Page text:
Neither candidate in the Clark County School Board’s District A race has held an elected office before, but both have interacted with Nevada’s political machine in notable ways — one as a union leader, and one as the wife of a former state legislator.
Lisa Guzman is assistant executive director of the Nevada State Education Association and executive director of the Education Support Employees Association. Liberty Leavitt is a former Clark County School District teacher, magnet coordinator and central office administrator who now works for a local education nonprofit. She is also the wife of former state Sen. Michael Roberson, who played a key role in state legislation affecting the district today.
Both are hoping to succeed outgoing Trustee Deanna Wright, who was term limited and could not run for reelection in District A, which includes Henderson as well as Laughlin and Searchlight.
Guzman, who started her career as a paraprofessional and teacher, says she threw her hat into the ring because she believes the school board needs people who understand good policy, know how to execute plans, and understand how to mediate differences of opinions to get things done.
“I moved here five years ago and what I’ve noticed is the trustees do not have a grasp on education policy the way I do,” she says.
If elected, Guzman plans to continue as assistant executive director at NSEA but hand over any work involving ESEA to other directors within the statewide union. ESEA is the collective bargaining group for support staff employed by CCSD. She expects to have a formal legal opinion on the issue before Election Day, but it was not available at press time.
That said, Guzman does hope to be a voice and champion for support staff, who she says are constantly overlooked by the district. ESEA recently launched an “ESPs are forgotten” campaign to call out Superintendent Jesus Jara and CCSD.
“ESPs are an afterthought,” says Guzman. “When the board passes things they always say ‘teachers’ and everyone just assumes that includes the ESPs … They are always left out.”
Leavitt says she is running because she is passionate about education and believes she can be a calming “voice of reason” on a board that has seemed increasingly fractured and dramatic. She says her perspective is informed by firsthand experience working in the district, first as a teacher, then as a magnet coordinator and finally as an administrator in the central office.
She adds that her political ambitions start and end at the school board.
Leavitt says her husband, who served in the Nevada Senate from 2010 to 2018, originally thought she was joking when she told him she wanted to run for school board. Friends were similarly perplexed: “Everyone said, ‘But you hate politics. You hated every last minute of it.’”
But she adds, “I really believe with my personality and focus we can bring the board back to what it’s intended to do.”
Advocating for additional state funding is one of Leavitt’s priorities. She believes there is waste in the district’s central office — “I’ve seen it” — but she also believes the district is underfunded overall. For that mission, she acknowledges she can pull from what she’s seen and learned about the legislative process through her familial political connections. She points out that in 2015, as her husband pushed legislation to reorganize and decentralize the school district, she worked in the center of that school district.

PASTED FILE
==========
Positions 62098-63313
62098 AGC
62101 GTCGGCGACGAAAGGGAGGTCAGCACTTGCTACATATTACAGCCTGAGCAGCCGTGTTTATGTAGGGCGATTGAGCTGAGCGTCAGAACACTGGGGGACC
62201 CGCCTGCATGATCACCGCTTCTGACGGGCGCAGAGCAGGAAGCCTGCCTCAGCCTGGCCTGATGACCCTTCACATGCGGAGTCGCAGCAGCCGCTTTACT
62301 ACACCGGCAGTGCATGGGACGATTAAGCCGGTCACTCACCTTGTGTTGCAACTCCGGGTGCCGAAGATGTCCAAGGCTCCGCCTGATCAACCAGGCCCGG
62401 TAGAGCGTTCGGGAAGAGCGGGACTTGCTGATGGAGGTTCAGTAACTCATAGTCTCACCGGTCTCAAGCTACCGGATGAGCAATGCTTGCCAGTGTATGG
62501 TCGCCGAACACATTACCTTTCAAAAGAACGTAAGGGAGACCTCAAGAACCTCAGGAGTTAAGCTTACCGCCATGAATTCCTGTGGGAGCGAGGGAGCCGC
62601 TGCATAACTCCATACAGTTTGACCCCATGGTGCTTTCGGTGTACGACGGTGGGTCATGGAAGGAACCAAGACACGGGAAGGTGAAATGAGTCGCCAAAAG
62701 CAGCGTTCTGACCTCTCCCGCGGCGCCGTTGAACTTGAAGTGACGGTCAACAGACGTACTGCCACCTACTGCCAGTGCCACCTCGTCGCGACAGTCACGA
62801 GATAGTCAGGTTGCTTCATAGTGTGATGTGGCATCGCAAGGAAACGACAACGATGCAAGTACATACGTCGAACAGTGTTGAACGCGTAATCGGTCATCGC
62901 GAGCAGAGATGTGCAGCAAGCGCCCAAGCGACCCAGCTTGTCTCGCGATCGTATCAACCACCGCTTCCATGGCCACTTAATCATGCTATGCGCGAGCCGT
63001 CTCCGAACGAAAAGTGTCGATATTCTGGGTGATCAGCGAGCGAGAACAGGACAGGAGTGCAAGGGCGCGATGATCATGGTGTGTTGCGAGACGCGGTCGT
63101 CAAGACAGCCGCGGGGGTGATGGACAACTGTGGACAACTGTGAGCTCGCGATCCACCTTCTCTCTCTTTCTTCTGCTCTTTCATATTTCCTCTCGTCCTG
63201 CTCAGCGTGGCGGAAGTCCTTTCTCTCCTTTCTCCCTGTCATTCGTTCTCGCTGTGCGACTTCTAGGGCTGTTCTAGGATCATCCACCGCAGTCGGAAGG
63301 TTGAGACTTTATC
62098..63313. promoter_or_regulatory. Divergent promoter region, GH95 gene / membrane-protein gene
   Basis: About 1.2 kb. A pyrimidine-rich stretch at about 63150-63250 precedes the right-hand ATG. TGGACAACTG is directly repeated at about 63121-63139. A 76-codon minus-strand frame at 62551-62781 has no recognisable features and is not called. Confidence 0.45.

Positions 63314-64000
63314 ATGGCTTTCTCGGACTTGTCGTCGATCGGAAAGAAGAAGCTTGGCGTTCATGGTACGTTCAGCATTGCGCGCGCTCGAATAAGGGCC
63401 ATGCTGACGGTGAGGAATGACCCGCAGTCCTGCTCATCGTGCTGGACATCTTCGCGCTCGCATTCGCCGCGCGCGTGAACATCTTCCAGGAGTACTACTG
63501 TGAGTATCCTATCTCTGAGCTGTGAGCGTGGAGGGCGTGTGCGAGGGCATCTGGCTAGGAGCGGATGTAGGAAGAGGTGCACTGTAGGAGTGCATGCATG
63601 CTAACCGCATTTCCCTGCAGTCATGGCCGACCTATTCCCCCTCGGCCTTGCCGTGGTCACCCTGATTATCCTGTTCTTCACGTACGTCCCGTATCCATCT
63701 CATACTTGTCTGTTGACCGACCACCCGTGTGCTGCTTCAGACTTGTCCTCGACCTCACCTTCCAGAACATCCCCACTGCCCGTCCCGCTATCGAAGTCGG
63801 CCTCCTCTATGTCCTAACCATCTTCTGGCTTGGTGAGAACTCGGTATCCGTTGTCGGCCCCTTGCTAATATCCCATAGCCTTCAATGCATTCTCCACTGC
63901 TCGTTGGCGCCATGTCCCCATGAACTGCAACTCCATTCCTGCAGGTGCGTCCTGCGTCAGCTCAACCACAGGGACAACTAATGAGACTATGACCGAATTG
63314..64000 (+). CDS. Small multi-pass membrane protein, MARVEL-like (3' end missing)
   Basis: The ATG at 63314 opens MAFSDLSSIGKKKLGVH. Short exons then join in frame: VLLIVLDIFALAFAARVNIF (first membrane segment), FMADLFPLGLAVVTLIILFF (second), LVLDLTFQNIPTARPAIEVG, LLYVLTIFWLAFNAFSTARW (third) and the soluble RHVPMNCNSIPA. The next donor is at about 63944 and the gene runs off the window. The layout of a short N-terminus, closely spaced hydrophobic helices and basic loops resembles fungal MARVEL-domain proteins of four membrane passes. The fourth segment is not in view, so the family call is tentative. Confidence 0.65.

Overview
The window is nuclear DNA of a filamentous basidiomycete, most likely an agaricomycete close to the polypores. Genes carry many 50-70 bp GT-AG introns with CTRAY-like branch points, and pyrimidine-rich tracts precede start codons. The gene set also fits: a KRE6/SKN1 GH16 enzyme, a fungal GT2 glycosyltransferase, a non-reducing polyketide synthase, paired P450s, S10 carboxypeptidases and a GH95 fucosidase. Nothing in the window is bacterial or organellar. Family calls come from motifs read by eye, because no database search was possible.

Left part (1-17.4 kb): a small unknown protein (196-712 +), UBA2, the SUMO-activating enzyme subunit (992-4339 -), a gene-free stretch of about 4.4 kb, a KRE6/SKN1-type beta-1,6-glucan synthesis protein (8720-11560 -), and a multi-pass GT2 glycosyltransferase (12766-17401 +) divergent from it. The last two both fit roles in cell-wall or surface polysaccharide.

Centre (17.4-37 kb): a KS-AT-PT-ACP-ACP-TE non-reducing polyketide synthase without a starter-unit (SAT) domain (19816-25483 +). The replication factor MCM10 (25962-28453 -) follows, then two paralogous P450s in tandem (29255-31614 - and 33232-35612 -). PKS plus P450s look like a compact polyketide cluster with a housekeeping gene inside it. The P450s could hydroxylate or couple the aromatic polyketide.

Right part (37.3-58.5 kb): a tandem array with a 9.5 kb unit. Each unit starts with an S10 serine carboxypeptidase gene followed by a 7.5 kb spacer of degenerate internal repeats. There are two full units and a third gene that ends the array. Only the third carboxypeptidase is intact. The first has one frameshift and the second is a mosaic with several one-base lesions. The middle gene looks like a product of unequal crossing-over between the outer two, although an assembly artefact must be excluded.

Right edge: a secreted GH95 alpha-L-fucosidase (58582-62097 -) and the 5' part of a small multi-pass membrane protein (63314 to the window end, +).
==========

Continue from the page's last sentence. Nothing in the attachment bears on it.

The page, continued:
“Clearly we’ve had a lot of interesting conversations in my household,” she says.
Leavitt believes the school board should be “cleaning up” the reorganization, which she describes as a “fantastic concept” with uneven implementation. She believes schools should have more autonomy. She also contends the district should soften its stance on independent charter schools and look at why parents are choosing to enroll their students there rather than within the district.
Meanwhile, Guzman says most of her priorities boil down to addressing the culture and communication practices of the district, which have a rippling effect on all policies: “There’s a hierarchy and there’s a good ole boys network. That needs to change.” She says district employees fear speaking out. She believes the district should be more uniform in the information it distributes to administrators, staff and the public. She adds that this is particularly true about explaining budget issues to the general public.
“We need to make that more of a focus because parents are seeing their tax dollars go out but they don’t know where it’s going,” she says. “That kind of information needs to be told.”
Guzman secured a sizable lead during the primary, securing 26 percent of votes compared to Leavitt’s 19 percent. But low voter turnout compared to a general election and a crowded field of eight candidates means the race is still wide open this fall.
Leavitt maintains a sizable fundraising advantage. She raised $65,270 from January through June, according to campaign finance reports filed with the state. Clark County Education Association, which worked with Roberson during his time in the Nevada Legislature, has endorsed Leavitt and contributed $10,000 to her campaign.
Guzman raised $20,505 during that same time period.